July 9, 2023 at 12:00 p.m.
To the Editor
Adult loon found injured on Girl Lake
Dennis & Elsie Hagen on Girl Lake found an injured loon in their yard on the morning of July 5th. It appeared that his wing could not move well.
They ended up contacting us, Jenny Chapman (GCWLAA Loon Liaison) and Scott Chapman. We immediately transported the loon to Garrison Animal Hospital and Wild and Free Wildlife Rehabilitation for treatment. Soon after arrival, we received the bad news that this loon had a severely severed wing and could not be saved. On top of that, this loon had two loon chicks, which hatched on June 17th and were waiting for his return.
How did this happen?
Most likely, this loon was hit by a boater or jet skier on July 3 or 4th. Death from collision with a watercraft is one of the most common causes of adult loon and chick deaths next to lead poisoning. Loons are federally protected and everyone must do their part to help protect our state bird.
There are loon safe boating rules that need to be followed while enjoying a day on the lake.
1. Watch ahead and give loons a wide berth. They have the right-of-way. Loons will not try to dive out of the way when protecting chicks on their backs or on the water.
2. Slow down-go around – speed kills! Keep your speed down near loons, especially outside no wake zones where loons rear their chicks.
3. Do not approach or separate loon families. Loon parents are not able to protect their chicks when separated.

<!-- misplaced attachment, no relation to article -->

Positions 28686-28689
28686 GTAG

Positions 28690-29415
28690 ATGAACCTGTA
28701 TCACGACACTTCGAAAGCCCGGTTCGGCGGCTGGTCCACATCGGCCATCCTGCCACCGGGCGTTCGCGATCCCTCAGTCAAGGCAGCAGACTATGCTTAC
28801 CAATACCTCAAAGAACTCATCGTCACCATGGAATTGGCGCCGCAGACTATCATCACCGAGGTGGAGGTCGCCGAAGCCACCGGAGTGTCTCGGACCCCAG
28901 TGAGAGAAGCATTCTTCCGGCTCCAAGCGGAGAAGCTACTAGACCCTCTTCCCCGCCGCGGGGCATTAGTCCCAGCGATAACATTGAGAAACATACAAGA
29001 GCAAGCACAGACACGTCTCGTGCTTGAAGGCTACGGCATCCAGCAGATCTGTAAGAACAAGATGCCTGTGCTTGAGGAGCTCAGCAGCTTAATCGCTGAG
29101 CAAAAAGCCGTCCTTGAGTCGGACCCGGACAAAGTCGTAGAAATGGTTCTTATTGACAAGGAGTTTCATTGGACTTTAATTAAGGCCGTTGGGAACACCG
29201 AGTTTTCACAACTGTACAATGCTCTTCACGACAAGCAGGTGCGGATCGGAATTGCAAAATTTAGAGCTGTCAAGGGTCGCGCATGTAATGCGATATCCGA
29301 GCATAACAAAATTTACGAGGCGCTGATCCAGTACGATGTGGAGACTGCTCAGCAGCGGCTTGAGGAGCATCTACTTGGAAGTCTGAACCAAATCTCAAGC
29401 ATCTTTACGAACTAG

4. The best way to observe loons is at a distance about 150 ft. away with binoculars.
What will happen to these two loon chicks now? It is possible for a single adult loon to raise one chick, but it is difficult for a single adult to raise two chicks. The loon watchers on Girl Lake, Sue Meyer and Kathy Scharmer along with other loon lovers on the lake, will be watching closely to see what happens next.
Please continue to be loon alert - Girl Lake still has three other chicks; Woman Lake currently has six and still waiting on two other nesting loons.
What to do if you see a hurt or injured loon on your lake?
1. Do not try and rescue the Common Loon on your own. Injured loons can be dangerous when handled.
2. The best way to transport a Loon without any added injury is in a large box with newspapers or a towel on the bottom.
3. If the loon needs immediate attention, please call or text:
Jenny Wuebker Chapman, Loon Liaison for CGWLAA at (651) 324-1040 or Kathy Scharmer at (391) 361-1443
If you want to be a loon volunteer or loon watcher to help on your lake, please let us know.
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